CHICAGO — Iowa has formally landed Egyptian-based Orascom Construction Industries' proposed $1.4 billion nitrogen fertilizer plant which has filed an initial application to tap up to $1.2 billion of Midwestern Disaster Area Bond financing.

Gov. Terry Branstad, other state officials, and Orascom chief executive officer Nassef Sawiris made the announcement late Wednesday of the state's selection. Branstad in February announced that the company had planned to build the plant in the state under its subsidiary the Iowa Fertilizer Co. A final deal was hampered, however, by some site problems and a $1 billion pitch of incentives from neighboring Illinois.

The Iowa Economic Development Authority Board's approval of more than $100 million in tax credits and other financial incentives, up from an original $34 million in credits and loans announced earlier this year, helped seal the deal. "This … will indeed invigorate the Iowa economy," Branstad said at a news conference.

The Iowa Fertilizer Co. submitted a request earlier this year for up to $1.2 billion of MDABs for the plant through the Iowa Finance Authority which is administering the state's federal allocation. The company must return to the authority to file a formal application. The authority anticipates the company will seek some amount of MDABs but is not sure how much the final application will request especially given the company's short time line to get a deal completed ahead of the federal program's expiration at the end of the year, said Lori Beary, IFA's community development director.

The $14.6 billion federal disaster program created in 2008 permits the use of tax-exempt bonds for qualified privately owned projects aimed at generating jobs and economic activity in certain Midwestern counties that saw severe weather-related damage in 2008. IFA has about $1.4 billion in authorization remaining. If the total $1.2 billion financing comes to fruition, officials said it would be one of the largest private-activity issues on behalf of a for-profit company.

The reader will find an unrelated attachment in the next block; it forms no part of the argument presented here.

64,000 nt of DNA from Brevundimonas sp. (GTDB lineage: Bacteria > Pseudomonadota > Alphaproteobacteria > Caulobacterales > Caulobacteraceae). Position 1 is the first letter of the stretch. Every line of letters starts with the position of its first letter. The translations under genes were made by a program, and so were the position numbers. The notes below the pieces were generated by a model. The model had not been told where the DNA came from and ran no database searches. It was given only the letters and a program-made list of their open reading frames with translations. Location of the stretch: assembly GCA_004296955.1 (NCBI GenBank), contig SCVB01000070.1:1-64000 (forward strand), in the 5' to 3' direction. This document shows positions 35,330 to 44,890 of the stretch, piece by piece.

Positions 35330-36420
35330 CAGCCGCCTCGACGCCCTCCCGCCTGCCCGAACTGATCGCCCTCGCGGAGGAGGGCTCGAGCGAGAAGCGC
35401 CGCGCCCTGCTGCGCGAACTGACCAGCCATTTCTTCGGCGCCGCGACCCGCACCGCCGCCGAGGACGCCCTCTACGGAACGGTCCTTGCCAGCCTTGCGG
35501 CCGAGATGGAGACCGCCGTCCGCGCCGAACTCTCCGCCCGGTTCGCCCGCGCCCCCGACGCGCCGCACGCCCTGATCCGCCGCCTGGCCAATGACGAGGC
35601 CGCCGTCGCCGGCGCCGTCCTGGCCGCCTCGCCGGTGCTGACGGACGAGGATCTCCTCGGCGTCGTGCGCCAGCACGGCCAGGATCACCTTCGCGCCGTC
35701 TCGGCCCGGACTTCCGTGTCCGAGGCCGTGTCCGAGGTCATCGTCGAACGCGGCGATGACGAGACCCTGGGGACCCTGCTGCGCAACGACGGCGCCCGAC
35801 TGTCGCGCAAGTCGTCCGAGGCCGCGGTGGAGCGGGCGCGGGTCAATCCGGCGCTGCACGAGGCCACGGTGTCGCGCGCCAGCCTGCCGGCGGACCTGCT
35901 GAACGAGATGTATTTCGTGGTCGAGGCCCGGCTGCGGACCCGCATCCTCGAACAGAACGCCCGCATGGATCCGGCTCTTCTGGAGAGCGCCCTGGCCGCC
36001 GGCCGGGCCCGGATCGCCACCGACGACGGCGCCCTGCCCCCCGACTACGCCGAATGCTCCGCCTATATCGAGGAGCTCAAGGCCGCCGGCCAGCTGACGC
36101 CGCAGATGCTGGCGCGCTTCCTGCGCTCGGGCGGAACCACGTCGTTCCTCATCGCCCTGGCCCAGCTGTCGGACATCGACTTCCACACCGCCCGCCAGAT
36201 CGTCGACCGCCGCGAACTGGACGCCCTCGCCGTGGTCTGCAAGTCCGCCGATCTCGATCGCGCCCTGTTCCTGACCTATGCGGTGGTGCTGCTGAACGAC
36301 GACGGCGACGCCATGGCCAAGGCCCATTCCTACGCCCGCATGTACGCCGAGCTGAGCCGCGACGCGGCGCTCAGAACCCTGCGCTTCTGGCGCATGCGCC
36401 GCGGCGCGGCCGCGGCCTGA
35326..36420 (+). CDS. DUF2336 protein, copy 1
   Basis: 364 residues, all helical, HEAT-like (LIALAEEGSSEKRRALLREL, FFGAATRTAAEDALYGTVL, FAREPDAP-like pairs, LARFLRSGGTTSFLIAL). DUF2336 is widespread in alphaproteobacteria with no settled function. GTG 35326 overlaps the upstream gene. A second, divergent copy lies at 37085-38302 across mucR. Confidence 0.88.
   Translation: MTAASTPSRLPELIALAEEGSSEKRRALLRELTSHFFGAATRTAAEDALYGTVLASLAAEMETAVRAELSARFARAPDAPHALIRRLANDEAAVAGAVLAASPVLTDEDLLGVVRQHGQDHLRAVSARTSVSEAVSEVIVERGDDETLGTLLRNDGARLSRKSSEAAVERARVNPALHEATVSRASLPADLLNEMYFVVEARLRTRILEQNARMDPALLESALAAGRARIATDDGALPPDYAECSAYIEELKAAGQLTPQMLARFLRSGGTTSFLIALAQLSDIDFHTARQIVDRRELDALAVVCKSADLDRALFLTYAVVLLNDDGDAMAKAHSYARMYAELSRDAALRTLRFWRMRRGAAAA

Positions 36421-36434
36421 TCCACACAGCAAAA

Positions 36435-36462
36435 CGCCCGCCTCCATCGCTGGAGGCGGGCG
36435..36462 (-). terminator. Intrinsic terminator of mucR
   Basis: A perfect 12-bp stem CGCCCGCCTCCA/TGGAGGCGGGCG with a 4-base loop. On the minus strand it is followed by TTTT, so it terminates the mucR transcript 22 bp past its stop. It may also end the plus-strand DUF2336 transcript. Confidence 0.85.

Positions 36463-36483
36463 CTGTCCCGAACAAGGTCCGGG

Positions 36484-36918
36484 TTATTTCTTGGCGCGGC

The governor warned that the state won the plant by the "skin of its teeth" and he used the occasion to both take shots at Illinois and call for corporate income tax and property tax reforms to keep the state competitive in vying for businesses. He called Illinois the "poster child" for unfunded pension liabilities, debt, and corruption but it still nearly landed the plant.

"If that doesn't wake us up, I don't know what will," Branstad said of the need for reforms.

Sawiris said the company was concerned over Illinois' budget, debt, and pension woes and possible future corporate tax increases - all factors that contributed to its decision to stick with Iowa. Illinois is grappling with $83 billion of unfunded pension liabilities and last year raised its income tax rates.

Under Iowa's package, the company will receive a total of $50 million in tax credits and $11 million in loans and other assistance. If lawmakers fail to pass a reform package, the company could receive another $50 million in credit in the coming years.

State officials defended their decision to provide the largest incentive package ever offered to a company as worth it given the project is the largest capital investment in state history. Lee County, which will house the plant, has also agreed to forgo $133 million in property taxes.

The project is expected to create 165 permanent jobs and several thousand construction jobs and save farmers as much as $740 million annually because of reduced transportation and import costs. The nation imports about half of its nitrogen fertilizer.

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